Leading Spanish football clubs FC Barcelona and Real Madrid pay average salaries of EUR 6 million to their players. In 2014, stars such as FC Barcelona’s Lionel Messi had a market value of EUR 120 million, and Real Madrid’s Cristiano Ronaldo was worth EUR 100 million. The top 30 football clubs each now generate over EUR 100 million annually. Leading club FC Barcelona had 44 million fans, Real Madrid 41 million, and Manchester United 37 million.

Even so, the football industry is at a relatively early stage in terms of high-impact corporate social responsibility (CSR) strategies, lacking the sophistication present in its core business and comparable industries. The good news is that some associations, such as FIFA, are relatively ambitious, and some clubs, such as FC Chelsea, engage in corporate responsibility as part of their brand development. Additional pathways and innovative financing could enhance impact.

As the report illustrates, the example of streetfootballworld shows that cooperation and orchestration are essential to closing the gap between supply and demand. As concepts of branding, merchandising and large-scale commitments expand into a professionalizing social sector, hybrid financing strategies will play a more important role going forward: funders may provide up-front risk capital in return for a share of future expected revenues, and financial engineering will help to monetize future grant commitments from reputable counterparts ahead of actual payment.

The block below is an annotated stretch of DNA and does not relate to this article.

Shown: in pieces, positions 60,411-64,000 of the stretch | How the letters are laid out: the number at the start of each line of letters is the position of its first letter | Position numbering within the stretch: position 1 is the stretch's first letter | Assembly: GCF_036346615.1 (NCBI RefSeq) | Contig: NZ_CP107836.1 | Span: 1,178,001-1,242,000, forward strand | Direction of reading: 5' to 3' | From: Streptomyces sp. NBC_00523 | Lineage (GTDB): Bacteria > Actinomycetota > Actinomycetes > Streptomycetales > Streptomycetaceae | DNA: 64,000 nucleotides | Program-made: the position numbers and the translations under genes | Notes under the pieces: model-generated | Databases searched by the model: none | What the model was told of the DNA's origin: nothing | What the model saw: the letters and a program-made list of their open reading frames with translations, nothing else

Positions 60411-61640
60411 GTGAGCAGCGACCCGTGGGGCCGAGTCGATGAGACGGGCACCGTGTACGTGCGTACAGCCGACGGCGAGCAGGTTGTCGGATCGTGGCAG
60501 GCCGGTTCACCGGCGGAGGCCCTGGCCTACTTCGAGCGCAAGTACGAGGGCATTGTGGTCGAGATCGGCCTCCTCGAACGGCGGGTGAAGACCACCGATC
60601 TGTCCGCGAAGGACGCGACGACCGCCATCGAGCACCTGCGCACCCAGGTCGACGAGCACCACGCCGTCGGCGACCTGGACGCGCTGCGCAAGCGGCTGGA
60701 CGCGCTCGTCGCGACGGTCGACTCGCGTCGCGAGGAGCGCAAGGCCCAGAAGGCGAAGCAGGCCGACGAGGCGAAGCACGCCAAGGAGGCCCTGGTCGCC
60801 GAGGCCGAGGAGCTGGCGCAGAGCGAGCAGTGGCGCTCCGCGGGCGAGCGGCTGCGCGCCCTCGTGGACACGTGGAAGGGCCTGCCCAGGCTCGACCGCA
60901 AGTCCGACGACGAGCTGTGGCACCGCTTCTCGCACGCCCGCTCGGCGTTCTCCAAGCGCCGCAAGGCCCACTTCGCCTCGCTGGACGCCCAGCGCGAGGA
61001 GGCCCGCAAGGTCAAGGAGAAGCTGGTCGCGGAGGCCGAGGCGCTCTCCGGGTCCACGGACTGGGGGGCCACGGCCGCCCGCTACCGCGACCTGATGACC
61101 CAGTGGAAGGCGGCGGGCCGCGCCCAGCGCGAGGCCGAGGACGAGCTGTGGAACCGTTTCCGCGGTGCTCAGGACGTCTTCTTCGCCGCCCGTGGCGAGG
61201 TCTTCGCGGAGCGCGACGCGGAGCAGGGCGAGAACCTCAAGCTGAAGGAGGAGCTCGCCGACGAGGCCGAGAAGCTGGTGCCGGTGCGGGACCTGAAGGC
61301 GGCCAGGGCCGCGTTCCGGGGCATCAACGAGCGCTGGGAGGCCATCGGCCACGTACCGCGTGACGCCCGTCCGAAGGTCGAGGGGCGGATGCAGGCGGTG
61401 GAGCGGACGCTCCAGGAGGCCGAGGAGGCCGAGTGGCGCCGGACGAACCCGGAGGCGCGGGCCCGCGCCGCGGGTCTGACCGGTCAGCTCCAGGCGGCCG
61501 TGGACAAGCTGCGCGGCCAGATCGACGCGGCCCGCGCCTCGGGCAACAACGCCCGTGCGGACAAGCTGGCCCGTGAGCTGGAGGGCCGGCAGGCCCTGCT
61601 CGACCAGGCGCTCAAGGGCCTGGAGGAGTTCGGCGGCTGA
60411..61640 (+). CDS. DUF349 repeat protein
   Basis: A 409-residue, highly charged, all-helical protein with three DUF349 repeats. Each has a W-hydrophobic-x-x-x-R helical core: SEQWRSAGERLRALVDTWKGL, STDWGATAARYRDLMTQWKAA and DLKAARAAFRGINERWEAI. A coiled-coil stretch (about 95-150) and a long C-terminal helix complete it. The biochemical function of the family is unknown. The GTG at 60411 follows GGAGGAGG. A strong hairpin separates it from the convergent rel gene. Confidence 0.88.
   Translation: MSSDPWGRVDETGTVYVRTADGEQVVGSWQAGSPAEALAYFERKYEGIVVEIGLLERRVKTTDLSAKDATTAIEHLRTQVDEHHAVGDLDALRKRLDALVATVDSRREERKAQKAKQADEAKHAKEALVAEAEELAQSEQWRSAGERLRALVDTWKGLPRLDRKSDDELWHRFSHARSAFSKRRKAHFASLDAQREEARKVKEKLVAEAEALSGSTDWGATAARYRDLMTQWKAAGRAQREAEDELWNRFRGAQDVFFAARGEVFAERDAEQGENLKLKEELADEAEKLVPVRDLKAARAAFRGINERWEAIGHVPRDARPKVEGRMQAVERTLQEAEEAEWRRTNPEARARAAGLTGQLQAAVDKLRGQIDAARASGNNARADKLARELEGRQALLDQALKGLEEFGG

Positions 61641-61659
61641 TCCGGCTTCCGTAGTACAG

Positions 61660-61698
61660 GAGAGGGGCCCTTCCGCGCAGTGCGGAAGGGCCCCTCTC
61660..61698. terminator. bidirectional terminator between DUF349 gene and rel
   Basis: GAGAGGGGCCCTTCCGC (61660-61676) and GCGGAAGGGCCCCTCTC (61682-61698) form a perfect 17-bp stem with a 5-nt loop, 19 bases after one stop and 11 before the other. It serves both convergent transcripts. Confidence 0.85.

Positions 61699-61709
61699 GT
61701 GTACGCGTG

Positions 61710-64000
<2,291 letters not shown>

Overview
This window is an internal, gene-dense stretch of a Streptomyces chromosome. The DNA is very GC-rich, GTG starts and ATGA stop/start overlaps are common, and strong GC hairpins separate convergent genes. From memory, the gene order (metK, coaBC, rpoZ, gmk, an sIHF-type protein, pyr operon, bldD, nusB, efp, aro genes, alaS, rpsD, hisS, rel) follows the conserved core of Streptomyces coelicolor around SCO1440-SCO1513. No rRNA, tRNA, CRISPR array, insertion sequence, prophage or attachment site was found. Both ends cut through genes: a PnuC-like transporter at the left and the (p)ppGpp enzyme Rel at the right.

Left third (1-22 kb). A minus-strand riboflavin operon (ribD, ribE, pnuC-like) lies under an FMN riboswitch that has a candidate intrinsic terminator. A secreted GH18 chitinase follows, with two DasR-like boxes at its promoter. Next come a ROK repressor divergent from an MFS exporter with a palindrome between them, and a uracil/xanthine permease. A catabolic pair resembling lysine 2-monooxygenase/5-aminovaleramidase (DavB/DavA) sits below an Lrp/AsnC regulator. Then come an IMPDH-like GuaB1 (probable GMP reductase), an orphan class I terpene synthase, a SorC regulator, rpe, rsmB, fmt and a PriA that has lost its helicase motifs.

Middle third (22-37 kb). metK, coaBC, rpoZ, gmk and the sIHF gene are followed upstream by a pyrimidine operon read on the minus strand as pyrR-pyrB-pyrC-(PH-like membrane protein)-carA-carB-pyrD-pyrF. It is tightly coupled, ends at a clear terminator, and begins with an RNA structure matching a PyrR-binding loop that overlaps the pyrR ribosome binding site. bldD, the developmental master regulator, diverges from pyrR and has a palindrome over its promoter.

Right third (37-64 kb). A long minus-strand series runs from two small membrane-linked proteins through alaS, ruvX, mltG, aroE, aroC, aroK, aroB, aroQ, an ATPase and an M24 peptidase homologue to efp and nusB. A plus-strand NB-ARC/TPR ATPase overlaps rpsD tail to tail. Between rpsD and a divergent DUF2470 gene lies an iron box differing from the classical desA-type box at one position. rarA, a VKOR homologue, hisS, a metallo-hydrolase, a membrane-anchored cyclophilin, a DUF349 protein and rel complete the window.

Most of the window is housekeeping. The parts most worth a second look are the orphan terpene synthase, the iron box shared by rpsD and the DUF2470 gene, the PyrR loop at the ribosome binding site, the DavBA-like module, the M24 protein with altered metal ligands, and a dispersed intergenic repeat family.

Many will start looking forward to the 2018 FIFA World Cup in Russia following the 2014 finals. A step change in impact is possible in a couple of years, provided the combined use of philanthropic and commercial capital is used to build and finance the social enterprises of the future, and help football to develop a positive social impact that is commensurable with its global footprint. Used properly, hybrid financing can provide a head start to build a future that football fans around can look forward to.

Maximilian Martin, Ph.D. is the founder and global managing director of Impact Economy, an impact investment and strategy firm based in Lausanne, Switzerland, and the author of the report “Building Impact Businesses through Hybrid Financing: Special Impact Starter Edition.”